Hundreds of enthusiasts gathered in New York over the weekend for a convention celebrating origami, the ancient Asian art of paper folding, as the craft gains increasing recognition as serious art in the West.
Animals, shapes, landscapes and spaceships constructed with astonishing intricacy were on display at OrigamiUSA, all fashioned entirely from uncut paper squares and without a drop of glue.
"We say the universe is flat and is contained in a square piece of paper. With paper you can do everything: the limit is the imagination," explained Jorge Pardo, a self-taught origami artist.
Pardo, a special guest at the convention, is the director of the Zaragoza School Origami Museum, which will open in December in northern Spain, where the West's oldest origami association was founded six decades ago.
It will be Europe's first museum dedicated to the art.
A recent test run with temporary exhibits boasted 60,000 visitors over three months, said Pardo, who specializes in "modulars," such as his "flexball": a hollow sphere with openings created using several sheets of paper formed into different geometric figures.
The museum plans to feature works by current masters including Satoshi Kamiya of Japan, Robert Lang and Bernie Payton of the United States, and Dinh Giang of Vietnam -- many of whose works were on display in New York.
Laura Rozenberg, a member of OrigamiUSA and publisher of "The Paper" magazine dedicated to the art, said the museum represents a major step in the trend towards creating "permanent exhibition spaces for the critical mass of exceptional work" that has accumulated.
Origami, a term which comes from the Japanese words "ori" (folding) and "gami" (paper), has a home in Tokyo's House of Origami museum. But in the West, until now, exhibits have been temporary.
In addition to the upcoming Spanish museum, Rozenberg, an Argentine who has lived in the United States for 15 years, is helping build an origami museum in Uruguay, slated to open in 2014.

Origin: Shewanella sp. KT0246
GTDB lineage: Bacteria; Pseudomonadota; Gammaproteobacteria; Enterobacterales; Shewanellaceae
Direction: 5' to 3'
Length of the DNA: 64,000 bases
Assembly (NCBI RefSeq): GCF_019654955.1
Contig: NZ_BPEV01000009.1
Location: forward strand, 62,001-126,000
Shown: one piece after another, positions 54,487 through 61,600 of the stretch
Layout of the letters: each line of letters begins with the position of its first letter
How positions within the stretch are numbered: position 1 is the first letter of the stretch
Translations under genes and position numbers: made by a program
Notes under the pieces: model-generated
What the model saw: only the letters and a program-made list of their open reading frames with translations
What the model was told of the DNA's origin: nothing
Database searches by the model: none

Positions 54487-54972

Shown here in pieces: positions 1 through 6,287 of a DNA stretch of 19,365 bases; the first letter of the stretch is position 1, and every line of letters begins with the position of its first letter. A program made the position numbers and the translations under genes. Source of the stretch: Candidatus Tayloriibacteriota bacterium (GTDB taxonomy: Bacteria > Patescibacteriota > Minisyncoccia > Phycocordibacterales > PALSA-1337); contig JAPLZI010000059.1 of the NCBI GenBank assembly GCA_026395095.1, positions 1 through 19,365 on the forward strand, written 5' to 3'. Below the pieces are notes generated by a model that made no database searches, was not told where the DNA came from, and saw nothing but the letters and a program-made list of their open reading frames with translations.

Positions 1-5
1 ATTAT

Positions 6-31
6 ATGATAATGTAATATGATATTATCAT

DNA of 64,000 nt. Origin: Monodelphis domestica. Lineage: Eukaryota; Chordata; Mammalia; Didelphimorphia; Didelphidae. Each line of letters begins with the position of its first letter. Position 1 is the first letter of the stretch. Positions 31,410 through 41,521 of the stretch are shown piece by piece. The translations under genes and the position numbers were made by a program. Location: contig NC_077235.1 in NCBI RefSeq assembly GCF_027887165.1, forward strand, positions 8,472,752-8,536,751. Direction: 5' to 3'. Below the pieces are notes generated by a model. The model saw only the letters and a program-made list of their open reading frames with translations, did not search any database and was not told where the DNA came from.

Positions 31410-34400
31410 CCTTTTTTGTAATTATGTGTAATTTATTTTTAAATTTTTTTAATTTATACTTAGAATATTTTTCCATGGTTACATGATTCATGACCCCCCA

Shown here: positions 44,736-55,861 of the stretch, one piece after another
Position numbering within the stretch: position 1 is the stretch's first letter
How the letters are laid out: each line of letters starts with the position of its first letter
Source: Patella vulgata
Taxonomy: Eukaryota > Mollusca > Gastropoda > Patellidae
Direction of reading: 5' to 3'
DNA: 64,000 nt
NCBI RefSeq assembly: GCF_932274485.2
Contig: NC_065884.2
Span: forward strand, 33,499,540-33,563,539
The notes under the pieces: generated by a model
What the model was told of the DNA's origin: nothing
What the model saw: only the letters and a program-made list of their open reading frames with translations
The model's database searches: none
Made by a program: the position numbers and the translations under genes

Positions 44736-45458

The art of folding figures dates back to the invention of paper in China in the first or second century and its arrival in Japan a few hundred years later.
The first known book with folding instructions is the "Senbazuru Orikata," published in Japan in 1797.
Since then the art has come a long way, with a modern phase starting in the 1950s and evolving further in recent decades with the rise of computers and the Internet, explained Rozenberg.
"In the 50s, people began to connect around the world, sending letters with models," said the biologist and journalist, highlighting the role of Akira Yoshizawa.
Origami enthusiasts are divided between the "purists" who work exclusively from paper squares, without cuts or glue, and those who allow cutting and rectangular papers.
The computer has added a new dimension, with some artists using programs to design their creations.
"This is a new stage, with some folders moving towards the super complex and others who want to return to simplicity without losing originality," she said.
The technology has also opened new horizons for the art, including a scientific collaboration that has led to designs being applied to engineering.
The art form has also spread to other fields, including occupational therapy and rehab therapy, in addition to its most popular and traditional role as a mental exercise that also helps children develop fine motor skills.